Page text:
Tuesday, May 4, 2010

Putting the Trust in Trustee

As some of you know, I became a trustee for our fire district after having a fulfilling, active career as a volunteer firefighter.

I haven’t written many blogs from a trustee’s perspective, because I doubt that there are many trustees in my audience.

Over the years, I have been contacted by many firefighters who were having problems with their governing bodies. I have offered a diverse range of opinions, due to having been on both sides of the fence. I cannot recall a single instance where I was contacted by a trustee for advice.

I am self-effacing as a trustee, because I still have a firefighter’s passion. I still get jacked up when the guys are talking about a recent call.

I go to their training sessions to stay current with the skill sets.

I go to meetings in case they have questions. The “old” trustees didn’t like coming to our meetings and hated answering questions even more than going to meetings.

Though I might look like I am out front; in reality, I don’t get involved unless I am asked or unless there is slow progress towards a resolution.

In other words; I take what they give me.

I had MY time. Now; it’s THEIR time.

I am not, nor will I ever be your typical trustee.

You know the type. The typical trustee has never served on a fire department, but is “good with a check book”.

The typical trustee knows the color of a fire truck, but they know the color of money even better. But, you don’t spend it; you save it.

With the typical trustee, the most often, uttered reply will be, “We don’t have the money for that”. Second on the list will be, “Do you REALLY need that?”

Believe me; I was well-schooled on the “resistance fighters” known as our trustees. The fire department and I, as their leader, was the enemy, because we were always trying to take “their” money.

Though we were constantly denied money for much needed equipment, our trustees wouldn’t apply for grants, they wouldn’t increase the taxing rate, didn’t seek a referendum to increase taxes or look at viable alternative revenue streams, such as charging out-of-district users.

I literally had to take them on in order for our department to respond to calls on the interstate highway that runs through our district. They “got it” once they were told by our attorney that we could be sued and they ALWAYS followed the attorney’s advice-right or wrong.

That was in 1989. In 1990, they finally agreed to out-of-district charges; a flat rate of one hundred dollars.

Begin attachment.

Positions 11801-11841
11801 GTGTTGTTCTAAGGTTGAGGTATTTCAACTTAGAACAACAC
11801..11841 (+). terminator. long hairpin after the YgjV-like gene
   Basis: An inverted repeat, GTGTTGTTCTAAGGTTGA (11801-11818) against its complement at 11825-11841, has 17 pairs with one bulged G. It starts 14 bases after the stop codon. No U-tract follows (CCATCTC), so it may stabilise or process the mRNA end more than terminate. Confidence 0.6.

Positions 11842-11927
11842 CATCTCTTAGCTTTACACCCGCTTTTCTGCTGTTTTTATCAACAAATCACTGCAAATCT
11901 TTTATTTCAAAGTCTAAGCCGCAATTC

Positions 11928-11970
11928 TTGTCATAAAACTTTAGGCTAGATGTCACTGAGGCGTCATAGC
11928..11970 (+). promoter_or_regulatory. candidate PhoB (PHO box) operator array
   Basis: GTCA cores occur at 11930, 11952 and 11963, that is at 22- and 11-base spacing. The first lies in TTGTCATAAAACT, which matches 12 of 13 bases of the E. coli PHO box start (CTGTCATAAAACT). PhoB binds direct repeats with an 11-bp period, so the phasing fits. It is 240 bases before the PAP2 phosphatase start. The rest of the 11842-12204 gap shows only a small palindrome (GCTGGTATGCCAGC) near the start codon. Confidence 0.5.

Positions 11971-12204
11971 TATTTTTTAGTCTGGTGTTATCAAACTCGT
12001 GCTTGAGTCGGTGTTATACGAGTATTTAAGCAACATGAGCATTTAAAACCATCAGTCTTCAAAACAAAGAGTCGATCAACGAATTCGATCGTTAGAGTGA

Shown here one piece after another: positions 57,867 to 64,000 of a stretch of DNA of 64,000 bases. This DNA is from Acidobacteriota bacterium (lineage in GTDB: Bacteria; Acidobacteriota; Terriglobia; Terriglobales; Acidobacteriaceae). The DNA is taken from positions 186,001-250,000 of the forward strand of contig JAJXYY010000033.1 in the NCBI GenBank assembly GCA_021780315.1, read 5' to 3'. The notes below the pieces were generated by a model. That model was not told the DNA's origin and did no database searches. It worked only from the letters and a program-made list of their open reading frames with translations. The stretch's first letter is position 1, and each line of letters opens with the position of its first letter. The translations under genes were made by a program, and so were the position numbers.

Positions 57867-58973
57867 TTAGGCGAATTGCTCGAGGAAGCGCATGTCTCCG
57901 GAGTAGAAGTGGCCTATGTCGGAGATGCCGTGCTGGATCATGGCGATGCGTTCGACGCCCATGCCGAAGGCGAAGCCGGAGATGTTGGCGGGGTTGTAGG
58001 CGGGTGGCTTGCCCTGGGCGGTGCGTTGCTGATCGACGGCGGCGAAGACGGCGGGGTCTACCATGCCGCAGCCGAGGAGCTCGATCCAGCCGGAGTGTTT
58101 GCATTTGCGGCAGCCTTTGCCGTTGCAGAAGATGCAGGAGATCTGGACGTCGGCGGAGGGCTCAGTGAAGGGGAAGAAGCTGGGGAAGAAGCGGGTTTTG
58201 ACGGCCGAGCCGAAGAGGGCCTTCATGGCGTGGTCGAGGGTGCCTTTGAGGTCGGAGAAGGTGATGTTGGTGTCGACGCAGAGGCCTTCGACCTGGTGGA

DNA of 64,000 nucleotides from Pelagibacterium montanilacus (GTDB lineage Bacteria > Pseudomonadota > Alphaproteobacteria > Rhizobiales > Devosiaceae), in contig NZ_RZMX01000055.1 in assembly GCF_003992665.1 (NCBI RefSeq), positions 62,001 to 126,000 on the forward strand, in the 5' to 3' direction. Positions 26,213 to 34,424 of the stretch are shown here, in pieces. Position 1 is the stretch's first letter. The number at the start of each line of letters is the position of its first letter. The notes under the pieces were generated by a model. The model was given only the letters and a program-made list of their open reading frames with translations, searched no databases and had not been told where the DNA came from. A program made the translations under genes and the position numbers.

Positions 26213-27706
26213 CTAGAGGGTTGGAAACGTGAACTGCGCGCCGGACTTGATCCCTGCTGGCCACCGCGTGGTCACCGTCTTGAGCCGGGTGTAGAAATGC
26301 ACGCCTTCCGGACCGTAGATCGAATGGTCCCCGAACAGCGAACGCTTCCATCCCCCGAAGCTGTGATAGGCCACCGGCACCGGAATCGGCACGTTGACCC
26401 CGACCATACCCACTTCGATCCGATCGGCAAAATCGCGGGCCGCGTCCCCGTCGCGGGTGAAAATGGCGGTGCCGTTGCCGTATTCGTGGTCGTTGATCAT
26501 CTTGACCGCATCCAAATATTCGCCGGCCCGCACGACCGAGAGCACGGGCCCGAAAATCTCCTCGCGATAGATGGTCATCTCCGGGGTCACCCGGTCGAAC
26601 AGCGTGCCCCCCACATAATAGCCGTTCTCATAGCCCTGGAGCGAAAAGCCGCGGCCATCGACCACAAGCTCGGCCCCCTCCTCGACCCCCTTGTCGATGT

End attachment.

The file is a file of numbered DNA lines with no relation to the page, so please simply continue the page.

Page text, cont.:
The acrimony continued until we changed the process appointing them to having them elected.

A new era of hope and change arrived for our department.

Though we still have a dust up from time to time, anyone familiar with the “old days” can tell you how much better it is today.

Dealing with fire district issues as a chief in the “old days” made me better. I became more resourceful, more diplomatic and more determined to improve all aspects of our business; from communication to funding levels.

I did not want the department’s attention diverted from their mission to provide fire protection.

I made them a promise when I became a trustee. It was not an empty promise and I have kept my promise to them and our fire district residents.

When we take a vote, we have enough discussion to have a clear understanding of what we are voting on, so most of the time, the vote is unanimous.

My advice to fire department officers who interact with their fire boards is to remain respectful, diligent, patient and knowledgeable of the laws that govern the fire service.

Yelling only increases the temperature of the room.

You can keep your fire board engaged without them feeling threatened and you can do so without compromising your principles.

Communication is the key and any impediment to good communication must be removed.

There are many legal pitfalls for governing bodies. Fire districts should temper everything that they do with a proper legal review.

Too often, trustees are afraid of legal liabilities and choose to do nothing.

It is just as important for a trustee to continue their education as it is for firefighters.

Trustees who are unwilling to improve their trustee skills are just like firefighters who don’t want to train; NEITHER has any business being a member of their fire department or fire district board of trustees.

In a nutshell; trustees should be leaders too!

TCSS.

The article written by Art Goodrich a.k.a. ChiefReason under The Adventures of Jake and Vinnie© umbrella is protected by federal copyright law. It cannot be re-produced in any form with the expressed and written permission of the author.
Please visit me at: www.fireemsblogs.com and go to www.chiefreasonart.com.
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